The C-Word | The Triangle
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The C-Word

You know that time when you taste pure bliss for the first time? When your eyes open to twice their size and your mouth practically convulses with pleasure? I’m talking about eating your first Reese’s cup or slice of authentic tiramisu. Well, I’m here to say I’ve been to the Promised Land: I’ve tasted heaven, and it’s surprisingly … savory.

Pollo Saltado, which literally translates to “jumping chicken,” is a Peruvian stir-fry dish with a little Asian influence. The first time I ordered Pollo Saltado was back home at a little hole-in-the-wall restaurant on Main Street. My friend had to order it for me because I didn’t know Spanish. When it came to the table, it was kind of perfect. Chicken? Si. Garden fresh tomatoes? Muy bien. Two starches, one dish? Me gusta. The perfect comfort food.

To make Pollo Saltado you’ll need:

1 16-oz. package of frozen French fries (or homemade, whichever you have the time for)

1 lb. chicken breast, sliced ¼ inch thick

1 large red onion, sliced

2 large fresh tomatoes, sliced and seeded

1 jalapeno pepper, diced and seeded

¼ cup white vinegar

1 tbsp. soy sauce

2 tbsp. fresh parsley (can be omitted)

4 servings instant rice

Serves 4

First things first: Put the chicken, jalapeno, vinegar and soy sauce with a pinch of salt and pepper into a bowl to marinate for 20-30 minutes.

A few things to note about the jalapeno before we continue: The original recipe calls for a yellow chili pepper called Peruvian agi amarillo. This pepper can’t be found at The Fresh Grocer, which is why I substituted a jalapeno for it.

Funny story — I actually made Pollo Saltado last weekend with the entertainment editor, Anne Most, and we naively decided to use a habanero chili. According to Wikipedia, the habanero chili was in the Guinness Book of World Records in 2000 as the hottest pepper discovered. It’s sometimes referred to as “Satan’s Chili.” Adding the habanero completely overpowered the dish. Unless you like heat, I recommend something like a jalapeno or serrano. Search the “Scoville Scale” on Wikipedia to see a list of peppers and their heat intensity. Fun fact: Pepper spray ranks as one of the highest items on the Scoville Scale.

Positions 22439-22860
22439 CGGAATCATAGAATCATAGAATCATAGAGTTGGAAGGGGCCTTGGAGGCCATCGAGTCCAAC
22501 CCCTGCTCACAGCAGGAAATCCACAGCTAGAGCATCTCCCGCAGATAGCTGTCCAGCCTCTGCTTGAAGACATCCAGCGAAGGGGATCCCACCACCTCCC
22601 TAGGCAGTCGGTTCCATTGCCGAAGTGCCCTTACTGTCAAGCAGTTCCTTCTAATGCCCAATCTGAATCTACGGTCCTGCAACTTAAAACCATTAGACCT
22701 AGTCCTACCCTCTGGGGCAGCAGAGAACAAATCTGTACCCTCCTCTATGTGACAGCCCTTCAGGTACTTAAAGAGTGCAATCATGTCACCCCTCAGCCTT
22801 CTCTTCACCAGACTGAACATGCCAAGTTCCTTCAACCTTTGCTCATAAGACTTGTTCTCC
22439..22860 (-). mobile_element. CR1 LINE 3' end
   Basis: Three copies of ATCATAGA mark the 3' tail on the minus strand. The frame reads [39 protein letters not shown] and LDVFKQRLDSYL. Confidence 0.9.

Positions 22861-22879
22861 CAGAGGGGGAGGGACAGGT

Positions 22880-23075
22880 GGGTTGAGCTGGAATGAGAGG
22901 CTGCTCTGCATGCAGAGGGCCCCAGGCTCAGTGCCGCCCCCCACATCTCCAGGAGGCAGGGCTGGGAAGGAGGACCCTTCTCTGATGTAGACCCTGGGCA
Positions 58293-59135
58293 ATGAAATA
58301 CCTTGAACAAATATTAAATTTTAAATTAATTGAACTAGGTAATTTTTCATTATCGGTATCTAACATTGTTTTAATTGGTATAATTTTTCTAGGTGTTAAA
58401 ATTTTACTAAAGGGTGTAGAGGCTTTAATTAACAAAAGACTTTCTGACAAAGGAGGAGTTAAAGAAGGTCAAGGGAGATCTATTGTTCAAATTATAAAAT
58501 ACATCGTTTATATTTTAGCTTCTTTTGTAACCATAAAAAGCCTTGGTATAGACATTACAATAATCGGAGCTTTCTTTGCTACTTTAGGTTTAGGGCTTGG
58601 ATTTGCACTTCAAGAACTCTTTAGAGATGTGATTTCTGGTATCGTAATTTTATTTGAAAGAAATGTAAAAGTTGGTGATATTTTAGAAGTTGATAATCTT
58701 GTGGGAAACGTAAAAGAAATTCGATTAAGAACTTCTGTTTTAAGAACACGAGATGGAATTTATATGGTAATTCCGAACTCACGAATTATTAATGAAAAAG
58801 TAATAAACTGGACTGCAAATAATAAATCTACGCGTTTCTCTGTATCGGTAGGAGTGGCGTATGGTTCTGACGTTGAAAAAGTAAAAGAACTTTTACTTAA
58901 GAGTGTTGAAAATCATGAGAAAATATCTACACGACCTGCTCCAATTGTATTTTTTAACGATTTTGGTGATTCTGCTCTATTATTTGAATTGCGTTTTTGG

Next, prepare the fries and instant rice to the directions on the package. If you time it correctly, they should be finished by the time the stir-fry is done. I use instant rice because it doesn’t taste much different than the real deal, and it can be made in a microwave. Win-win.

Next, put the marinated chicken with the juices and red onion into a big heated nonstick pan with a dash of olive oil. Once the chicken starts to become opaque, add the tomatoes. Summer is the perfect time for tomatoes. Iovine Brothers Produce, located in Reading Terminal Market, offers fresh, locally grown fruits and vegetables at 10 percent off to college students on Wednesdays from 8 a.m. to 6 p.m. and Sundays from 9 to 5 p.m. So. Many. Tomatoes.

Cook the stir-fry for another seven to 10 minutes until the tomatoes start to soften and the chicken is fully cooked through. Take the pan off the burner and stir in the parsley. Personally, I don’t think the parsley adds too much to the dish, and it’s just another added cost, so I omitted it.

Finally, get ready to assemble the dish. My thorough research on the subject has shown that everyone likes Pollo Saltado plated differently. Some people like the rice on the side, and some like the fries cooked with the chicken. I assembled mine in a bowl with rice on the bottom, French fries in the middle and the pollo on top. This way the juice can seep into the fries and rice.

Add some salt and pepper to taste, and aqui esta el Pollo Saltado!

Feel free to email me at if you have any questions or suggestions.